In an ideal world, all 8,800 participants would play together on Day one on 880 tables with 960 dealers, and then play Day 2 on 320 tables with 3,200 players. Regardless, we're now down to around 1,200 players after Day 2B was in the books. Twelve hours of play was fixed in stone from yesterday unless there was an incredible departure of players who pushed the entire field into the money. Eight hundred-seventy three players get paid, so there will be some seriously unhappy players departing from here to there. The play Friday should be a bit strange, as folks who won satellites for $11 try to sneak into a $14k paycheck. The $12M first prize isn't in focus for most players.
There were four main characters in today's Act II Scene II: Joseph Hachem, Greg Raymer, Daniel Negreanu, and Dmitri Nobles. Hachem started the day at $86,950 at Table 121, next to the railbird wire in the front right corner of the room. The reigning champion had a topsy-turvy day, down to $60k when Igor Holdaiy doubled through him with flopped trip deuces. He was the best player at his table, but chips moved in the direction of Jeremy Roberts. Hachem finished in a flurry, up to $142,200 and in comfortable shape.
Greg Raymer wasn't as lucky. He was in decent shape at $48,500 to begin Day 2B, but chips drained through the first levels. He didn't catch flops and knew he couldn't push anyone around as his chips dwindled. His final hand was fitting, pocket 8's vs. his opponent's aces. An ace hit the flop and the river was a miraculous, yet incidental . He grabbed the ace on the board and turned it over, pulling a card from the muck to replace. It was the case ace, which got a big laugh from the table. He shook everyone's hand at the table as he readied to leave. Raymer was returning from the dinner break, short stacked. He must have signed 20 autographs in the last four minutes before play was to start, smiling all the time. He is a true champion.
Daniel Negreanu held court on the ESPN Feature Table, and if the crew needed a rehearsal for the final table, they got many components. Negreanu hopes that he can make it there and come out on top, just like today. He started in great shape at $85,800, and it felt like he was playing at a Full Contact Poker convention, his website populated by loyal groupies. The crowd erupted when he doubled through Srinivsa Yarlagadda. On a flop of , he moved all-in for his last $86k. Yarlagadda called with to Negreanu's . The turn of the gave Negreanu the nuts, and the crowd was electrified, hooting and hollering for the first time at the Main Event.
Dmitri Nobles started with $79,450, only 40 players holding more chips. After a few hours, he was on a heater where any and everything worked out. By midnight, it didn't matter if things worked out or not as his stack dwarfed everyone around him. Two brutal hands epitomize the kind of day he had, as well as the way he was playing. On a flop of , he bet $7k, while his opponent raised to $20k, then Nobles moved all-in. The opponent called with , and Nobles showed . It was a stunning move, made even more remarkable when the came for the straight. A blank hit the river, and $90k moved to Nobles. On the last hand before the break, the flop came J-9-4, and he moved all-in with pocket 10's. His opponent from MartinsPoker called with A-J. The turn was a 7, and the river 8 gave him the straight and sent the player to the rail. It was the last hand before the break, and players at his table were sprinting to their loved ones, a couple disgusted with what they had witnessed. It brought a cold hard fact about poker: there is a result at the end, and sometimes there is no justice in the room.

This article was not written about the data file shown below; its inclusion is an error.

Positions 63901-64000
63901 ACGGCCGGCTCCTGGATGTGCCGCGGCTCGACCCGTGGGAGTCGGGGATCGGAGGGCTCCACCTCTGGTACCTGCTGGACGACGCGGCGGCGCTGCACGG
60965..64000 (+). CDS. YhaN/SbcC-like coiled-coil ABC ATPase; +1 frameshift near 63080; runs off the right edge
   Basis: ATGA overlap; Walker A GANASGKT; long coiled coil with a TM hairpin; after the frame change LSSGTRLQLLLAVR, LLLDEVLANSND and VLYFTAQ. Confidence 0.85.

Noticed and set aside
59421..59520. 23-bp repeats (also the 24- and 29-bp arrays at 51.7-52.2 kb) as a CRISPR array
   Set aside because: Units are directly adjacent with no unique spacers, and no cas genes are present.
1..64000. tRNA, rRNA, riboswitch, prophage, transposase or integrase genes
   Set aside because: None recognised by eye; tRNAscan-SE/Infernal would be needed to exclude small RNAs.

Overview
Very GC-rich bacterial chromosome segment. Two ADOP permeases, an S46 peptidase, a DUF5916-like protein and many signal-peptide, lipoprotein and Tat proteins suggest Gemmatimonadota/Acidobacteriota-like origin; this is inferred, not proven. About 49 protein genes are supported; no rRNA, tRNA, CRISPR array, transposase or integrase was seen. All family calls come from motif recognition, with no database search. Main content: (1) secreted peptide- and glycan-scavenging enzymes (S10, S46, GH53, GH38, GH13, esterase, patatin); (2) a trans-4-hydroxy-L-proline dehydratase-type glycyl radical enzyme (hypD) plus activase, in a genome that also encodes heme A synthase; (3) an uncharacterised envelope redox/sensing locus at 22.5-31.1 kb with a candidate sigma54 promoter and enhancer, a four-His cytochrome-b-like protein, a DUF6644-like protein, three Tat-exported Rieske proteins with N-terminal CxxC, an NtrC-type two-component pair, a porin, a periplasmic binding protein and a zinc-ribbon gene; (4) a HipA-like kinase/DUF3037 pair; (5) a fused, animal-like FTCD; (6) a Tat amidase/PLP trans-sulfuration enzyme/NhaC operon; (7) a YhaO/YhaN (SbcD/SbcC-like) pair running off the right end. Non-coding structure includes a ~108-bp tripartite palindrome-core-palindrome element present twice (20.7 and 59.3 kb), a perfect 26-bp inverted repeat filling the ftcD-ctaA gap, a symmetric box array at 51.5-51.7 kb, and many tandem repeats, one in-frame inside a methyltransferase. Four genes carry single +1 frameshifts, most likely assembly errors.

Obviously, these weren't all of the fascinating stories. Josh Arieh was down to $8,100 but finished at $82,000 which should be a bit above average for the field. Kathy Liebert was all-in holding jacks vs. her opponent's aces for her last $10k. She now is below average but alive with $55,000. Other top names that are still going strong include John Gale, Ted Forrest, Tom McEvoy, Surindar Sunar, and Freddy Deeb. The tentative chip leaders look like this for the entire field:
Dmitri Nobles ($553k)
Yuriy Kozinskiy ($443k)
Jon Lane ($405k)
Ken Jacobs ($375k)
Daniel Pelletier ($335k)
Daniel Negreanu ($331k)
Jason Strasser ($319k)
Terris Preston ($310k)
Paul Wasicka ($308k)
Philippe Boucher ($305k)
Matt Woodward ($302k)
Dmitri Nobles has the chip lead. All he needs to do now is win $87,447,000 more chips, and he'll win his first WSOP bracelet. Friday will be a very interesting day as players try either to get into the money or to gamble. PokerWorks will be out in full force covering the action. Thursday is an off-day, a reprieve before the marathon continues.